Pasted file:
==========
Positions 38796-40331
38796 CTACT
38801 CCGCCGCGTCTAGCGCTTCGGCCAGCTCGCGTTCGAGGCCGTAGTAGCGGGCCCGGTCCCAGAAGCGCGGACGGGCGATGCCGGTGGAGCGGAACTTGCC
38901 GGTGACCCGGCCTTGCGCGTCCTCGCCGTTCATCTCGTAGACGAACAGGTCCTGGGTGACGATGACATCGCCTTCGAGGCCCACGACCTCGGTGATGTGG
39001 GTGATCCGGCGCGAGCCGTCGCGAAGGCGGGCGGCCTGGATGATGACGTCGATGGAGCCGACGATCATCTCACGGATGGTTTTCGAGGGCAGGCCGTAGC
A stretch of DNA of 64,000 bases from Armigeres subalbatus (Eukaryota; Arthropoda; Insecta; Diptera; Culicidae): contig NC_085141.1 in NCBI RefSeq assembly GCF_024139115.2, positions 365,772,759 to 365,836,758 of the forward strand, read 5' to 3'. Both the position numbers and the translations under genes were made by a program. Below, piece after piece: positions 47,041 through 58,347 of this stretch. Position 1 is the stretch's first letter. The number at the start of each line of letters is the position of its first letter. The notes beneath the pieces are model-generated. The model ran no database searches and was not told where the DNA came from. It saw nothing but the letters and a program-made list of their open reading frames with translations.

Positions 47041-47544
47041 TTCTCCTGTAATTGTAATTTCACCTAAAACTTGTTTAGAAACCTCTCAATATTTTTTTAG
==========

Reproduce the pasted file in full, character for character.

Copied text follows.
Positions 38796-40331
38796 CTACT
38801 CCGCCGCGTCTAGCGCTTCGGCCAGCTCGCGTTCGAGGCCGTAGTAGCGGGCCCGGTCCCAGAAGCGCGGACGGGCGATGCCGGTGGAGCGGAACTTGCC
38901 GGTGACCCGGCCTTGCGCGTCCTCGCCGTTCATCTCGTAGACGAACAGGTCCTGGGTGACGATGACATCGCCTTCGAGGCCCACGACCTCGGTGATGTGG
39001 GTGATCCGGCGCGAGCCGTCGCGAAGGCGGGCGGCCTGGATGATGACGTCGATGGAGCCGACGATCATCTCACGGATGGTTTTCGAGGGCAGGCCGTAGC
A stretch of DNA of 64,000 bases from Armigeres subalbatus (Eukaryota; Arthropoda; Insecta; Diptera; Culicidae): contig NC_085141.1 in NCBI RefSeq assembly GCF_024139115.2, positions 365,772,759 to 365,836,758 of the forward strand, read 5' to 3'. Both the position numbers and the translations under genes were made by a program. Below, piece after piece: positions 47,041 through 58,347 of this stretch. Position 1 is the stretch's first letter. The number at the start of each line of letters is the position of its first letter. The notes beneath the pieces are model-generated. The model ran no database searches and was not told where the DNA came from. It saw nothing but the letters and a program-made list of their open reading frames with translations.

Positions 47041-47544
47041 TTCTCCTGTAATTGTAATTTCACCTAAAACTTGTTTAGAAACCTCTCAATATTTTTTTAG